Unedifying spectacle

The Constituent Assembly (CA) meets today for its third meeting. The three political parties may or may not be able to strike a power sharing deal before that. But this matter holds much less importance than the supreme need to honour the people’s verdict by following the universal practice of government formation under a parliamentary system. But, worryingly, such a fundamental process has been openly obstructed. First of all, Prime Minister Girija Prasad Koirala has not resigned, subjecting his resignation so far to finding a political agreement with the Maoists. The Nepali Congress and the CPN-UML have also set certain conditions for the formation of a Maoist-led government. The political parties can bargain for a better deal. But, none of them has any right to defy the sovereign Nepali people, by holding their electoral verdict to ransom. Sadly, G P Koirala (and his party), and the CPN-UML for its support for the former’s ways, have done a great disservice to democracy. That violation will haunt them for a long time to come. The smaller parties that are criticising the ‘Dictatorship of Three Parties’ cannot escape blame, either, for their failure to demand that the Prime Minister resign first.

People and parties may have their likes and dislikes, and they may well vary in their preferences for candidates for the posts of President or Prime Minister. That is one thing. But, well before the first meeting of the CA, the Prime Minister should have tendered his resignation, all the more so because of the humiliation of his party in the election; and with its first meeting, his and his government’s legitimacy ceased to exist. But, the continuation of the same government stands as a stark oddity mocking the electorate, whereas the interim parliament that elected it has ceased to exist (along with the posts of its Speaker and members). In a democracy, no person or party can say that they will quit power at a time of their choosing, once the election outcome is out.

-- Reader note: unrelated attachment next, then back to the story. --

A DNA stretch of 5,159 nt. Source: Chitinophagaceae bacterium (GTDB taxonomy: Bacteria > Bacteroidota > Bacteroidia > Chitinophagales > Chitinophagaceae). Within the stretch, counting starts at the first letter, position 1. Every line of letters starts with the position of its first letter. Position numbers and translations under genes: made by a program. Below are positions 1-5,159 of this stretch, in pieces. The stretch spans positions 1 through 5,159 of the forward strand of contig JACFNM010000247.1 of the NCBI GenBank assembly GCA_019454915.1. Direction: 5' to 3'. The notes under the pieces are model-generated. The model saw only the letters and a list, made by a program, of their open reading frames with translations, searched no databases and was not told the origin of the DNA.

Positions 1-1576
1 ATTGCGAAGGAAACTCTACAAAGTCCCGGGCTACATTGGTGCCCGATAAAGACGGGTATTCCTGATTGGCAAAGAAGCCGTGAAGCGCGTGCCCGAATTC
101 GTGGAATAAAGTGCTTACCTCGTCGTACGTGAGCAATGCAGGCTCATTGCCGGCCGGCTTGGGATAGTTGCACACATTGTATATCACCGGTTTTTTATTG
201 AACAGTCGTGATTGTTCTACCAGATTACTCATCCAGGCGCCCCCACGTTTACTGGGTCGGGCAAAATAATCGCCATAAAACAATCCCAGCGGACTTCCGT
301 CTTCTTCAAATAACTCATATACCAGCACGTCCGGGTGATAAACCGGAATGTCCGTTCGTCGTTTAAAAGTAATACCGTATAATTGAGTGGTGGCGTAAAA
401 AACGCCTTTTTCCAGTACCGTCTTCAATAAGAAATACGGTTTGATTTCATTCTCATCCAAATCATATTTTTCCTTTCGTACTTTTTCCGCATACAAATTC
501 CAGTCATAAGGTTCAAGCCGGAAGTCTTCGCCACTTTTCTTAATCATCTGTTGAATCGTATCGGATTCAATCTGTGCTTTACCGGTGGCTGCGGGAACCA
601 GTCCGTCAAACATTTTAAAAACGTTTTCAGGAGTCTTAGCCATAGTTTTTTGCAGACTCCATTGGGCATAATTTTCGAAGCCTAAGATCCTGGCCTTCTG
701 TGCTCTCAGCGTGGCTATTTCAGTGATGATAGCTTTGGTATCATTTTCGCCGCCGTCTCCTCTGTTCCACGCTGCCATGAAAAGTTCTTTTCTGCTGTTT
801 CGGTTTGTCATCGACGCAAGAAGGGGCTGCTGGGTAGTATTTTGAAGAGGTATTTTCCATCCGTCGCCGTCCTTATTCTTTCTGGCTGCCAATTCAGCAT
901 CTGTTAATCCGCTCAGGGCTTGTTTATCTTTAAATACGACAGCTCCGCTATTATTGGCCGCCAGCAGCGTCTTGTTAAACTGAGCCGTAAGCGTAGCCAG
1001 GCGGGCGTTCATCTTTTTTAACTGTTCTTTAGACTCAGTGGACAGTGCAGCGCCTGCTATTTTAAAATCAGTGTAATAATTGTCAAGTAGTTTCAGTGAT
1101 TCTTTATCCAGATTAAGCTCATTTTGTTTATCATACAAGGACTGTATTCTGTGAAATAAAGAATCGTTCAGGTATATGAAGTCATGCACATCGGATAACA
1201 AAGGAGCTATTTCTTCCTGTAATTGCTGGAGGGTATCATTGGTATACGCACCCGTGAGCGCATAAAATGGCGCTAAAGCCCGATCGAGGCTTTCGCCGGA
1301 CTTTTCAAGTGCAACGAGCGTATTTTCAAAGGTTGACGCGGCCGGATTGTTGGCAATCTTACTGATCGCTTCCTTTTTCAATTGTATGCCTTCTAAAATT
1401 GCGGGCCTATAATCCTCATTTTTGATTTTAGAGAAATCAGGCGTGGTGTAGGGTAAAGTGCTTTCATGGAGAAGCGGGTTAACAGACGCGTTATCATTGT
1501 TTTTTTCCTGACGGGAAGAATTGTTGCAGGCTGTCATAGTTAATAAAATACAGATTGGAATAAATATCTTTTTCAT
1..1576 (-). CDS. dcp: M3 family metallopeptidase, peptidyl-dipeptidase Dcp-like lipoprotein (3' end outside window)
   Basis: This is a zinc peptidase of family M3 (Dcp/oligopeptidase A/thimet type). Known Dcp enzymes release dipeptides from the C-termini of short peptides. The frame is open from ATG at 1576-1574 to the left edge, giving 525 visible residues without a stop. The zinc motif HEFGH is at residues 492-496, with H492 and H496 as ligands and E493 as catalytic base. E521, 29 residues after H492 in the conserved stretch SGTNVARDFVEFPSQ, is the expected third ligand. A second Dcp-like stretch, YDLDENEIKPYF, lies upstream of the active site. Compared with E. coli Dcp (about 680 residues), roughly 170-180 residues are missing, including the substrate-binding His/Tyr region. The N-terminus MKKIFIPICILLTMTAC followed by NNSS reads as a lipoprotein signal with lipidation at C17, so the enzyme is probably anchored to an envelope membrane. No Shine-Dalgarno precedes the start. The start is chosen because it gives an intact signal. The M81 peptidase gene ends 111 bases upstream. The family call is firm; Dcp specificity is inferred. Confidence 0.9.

Nor can a party demand the fulfilment of its conditions (irrespective of their merit) before it allows the voters’ verdict to be carried out. However, every party can choose whether to join a government, or whether even to support any government. The Nepali electorate has made the CPN-Maoist the largest party in the country in full knowledge of the existence of the People’s Liberation Army and its arms, the YCL, as well as several other facts about the Maoists. But the democratic process cannot at all be held still just because of what any party or political leader thinks of the Maoists. In the present hung parliament, any party is free to lay its claim to the post of Prime Minister or President, or both, and lobby for other parties’ support. There may be a government led by the Maoists, or even a government composed of the parties other than the CPN-Maoist. If the political parties cannot reach a consensus on power sharing, let the issue of who becomes Prime Minister or President be decided on the floor of the Constituent Assembly. But the damage caused to democracy, and the insult to the voters, must be stopped — now.